When we all tumbled out of the car into the bright, hot Texas Afternoon, I wasn’t impressed. I had seen cemeteries before. I had walked past the gravestones and looked at all the markers. It had been quiet and warm, like today, and had the same shapes and colors of stone. The only difference in my mind was that there were more fire ants here than in North Carolina.
My parents went up to a white-haired little man with glasses and a hat that said “U.S. Army. Vietnam” In my head I calculated his age to be about the same as my Papa’s, who had been a Telegraph Operator in the army and had died in 2015. We had visited his grave in April, when we drove down to North Carolina to visit family and spend our vacation at the beach. The man was holding an armful of flags and a flat-head screwdriver, and there was a woman with him, probably his wife. My dad asked the man if we could help decorate the graves.
It is May 28th. Memorial day Weekend. That is why we were at the cemetery. We were there to place flags by the graves of soldiers.
I teamed up with my sister Grace and my brother Sam. I looked for the graves, Sam poked a hole in the ground with a screwdriver, and Grace stuck a flag in. We wandered from one end of our corner to another, looking like patriotic grave robbers. It was difficult to tell which graves had been made for soldiers. The big, impressive ones that were easy to read had no useful information on them. They simply said the person’s name, his date of birth and death, and perhaps an inspirational quote. Nothing helpful.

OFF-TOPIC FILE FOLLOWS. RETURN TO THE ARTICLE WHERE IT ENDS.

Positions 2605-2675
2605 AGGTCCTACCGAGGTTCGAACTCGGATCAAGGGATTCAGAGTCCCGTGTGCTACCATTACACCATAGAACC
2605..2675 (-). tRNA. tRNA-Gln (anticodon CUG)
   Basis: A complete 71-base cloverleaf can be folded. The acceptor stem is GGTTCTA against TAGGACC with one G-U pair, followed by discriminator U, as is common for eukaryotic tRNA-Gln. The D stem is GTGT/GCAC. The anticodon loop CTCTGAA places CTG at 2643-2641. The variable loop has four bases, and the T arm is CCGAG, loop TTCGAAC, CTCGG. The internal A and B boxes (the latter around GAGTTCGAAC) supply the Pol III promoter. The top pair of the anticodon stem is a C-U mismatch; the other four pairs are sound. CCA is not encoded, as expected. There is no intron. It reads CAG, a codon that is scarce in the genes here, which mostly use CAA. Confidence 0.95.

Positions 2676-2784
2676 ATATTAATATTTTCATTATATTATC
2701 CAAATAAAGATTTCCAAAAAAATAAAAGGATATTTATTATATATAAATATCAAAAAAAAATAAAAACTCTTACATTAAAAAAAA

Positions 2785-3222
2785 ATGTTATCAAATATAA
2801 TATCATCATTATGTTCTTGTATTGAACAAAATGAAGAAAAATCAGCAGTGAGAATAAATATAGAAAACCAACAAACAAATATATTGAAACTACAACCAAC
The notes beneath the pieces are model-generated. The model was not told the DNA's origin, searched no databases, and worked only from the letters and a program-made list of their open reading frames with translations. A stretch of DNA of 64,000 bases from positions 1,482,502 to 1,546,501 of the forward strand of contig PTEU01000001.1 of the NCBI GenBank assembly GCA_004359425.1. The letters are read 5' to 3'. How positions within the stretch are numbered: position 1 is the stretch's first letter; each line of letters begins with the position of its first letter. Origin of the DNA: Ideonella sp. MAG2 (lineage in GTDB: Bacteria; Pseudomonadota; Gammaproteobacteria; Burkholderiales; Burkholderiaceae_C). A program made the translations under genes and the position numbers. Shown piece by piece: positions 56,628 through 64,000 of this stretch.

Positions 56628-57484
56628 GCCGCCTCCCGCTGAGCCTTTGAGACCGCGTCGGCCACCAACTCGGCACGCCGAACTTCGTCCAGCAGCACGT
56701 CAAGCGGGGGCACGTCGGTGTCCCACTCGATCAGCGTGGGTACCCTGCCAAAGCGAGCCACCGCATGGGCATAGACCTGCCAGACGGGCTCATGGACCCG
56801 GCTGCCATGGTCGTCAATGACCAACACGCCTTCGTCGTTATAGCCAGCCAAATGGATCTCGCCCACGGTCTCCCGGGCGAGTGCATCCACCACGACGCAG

After a while we realized that someone, probably someone in the government, had given the soldiers grave markers that were all the same size, shape, and color. The stone was a light gray, about three inches thick, and the size of a doormat. On each headstone was a black carved cross, the name of the soldier, which war he fought in, sometimes his rank and company, and his dates. The uniform stones made it easier to tell which ones to honor with flags, but it was still difficult. You really couldn’t tell until you were right on top of them.
A bit irritated by the heat, sun, ants, and mosquitoes, I wasn’t too interested in what we were doing until we arrived at a questionable headstone. There was the cross, all right, but the rest of the headstone had been covered with dirt. I couldn’t tell if this was a soldier or just someone with a cross on their stone. To make it worse, an ant hill had settled itself right in the corner. I brushed off as much yellow-white clay dust as I could without being bitten. There was a name, a date, and…no war. But there, under my feet, someone had been buried. Someone who had once been alive, and alive for a good while, judging from the dates. I wondered who he was. I wondered why they had let his gravestone become so….dirty. It was almost as if the earth was trying to swallow the marker, swallow the last evidence of this man’s life.
His wife’s stone wasn’t in much better shape, or at least, I guessed it was his wife’s. The earth had eaten it completely, leaving only the top exposed. I wondered what the etiquette of graveyards said about shovels. I wanted to get one and use it to clean up the stones. If shovels weren’t allowed, were brooms?
Other stones were covered in mold, mildew, and fungus. One had a bush growing over it, obscuring its inscription. Some were so old the carving had been worn away, leaving only a stone, with words so blurry that you could barely read them. I saw one stone that read 1869. The man who died had been born at the end of the civil war years.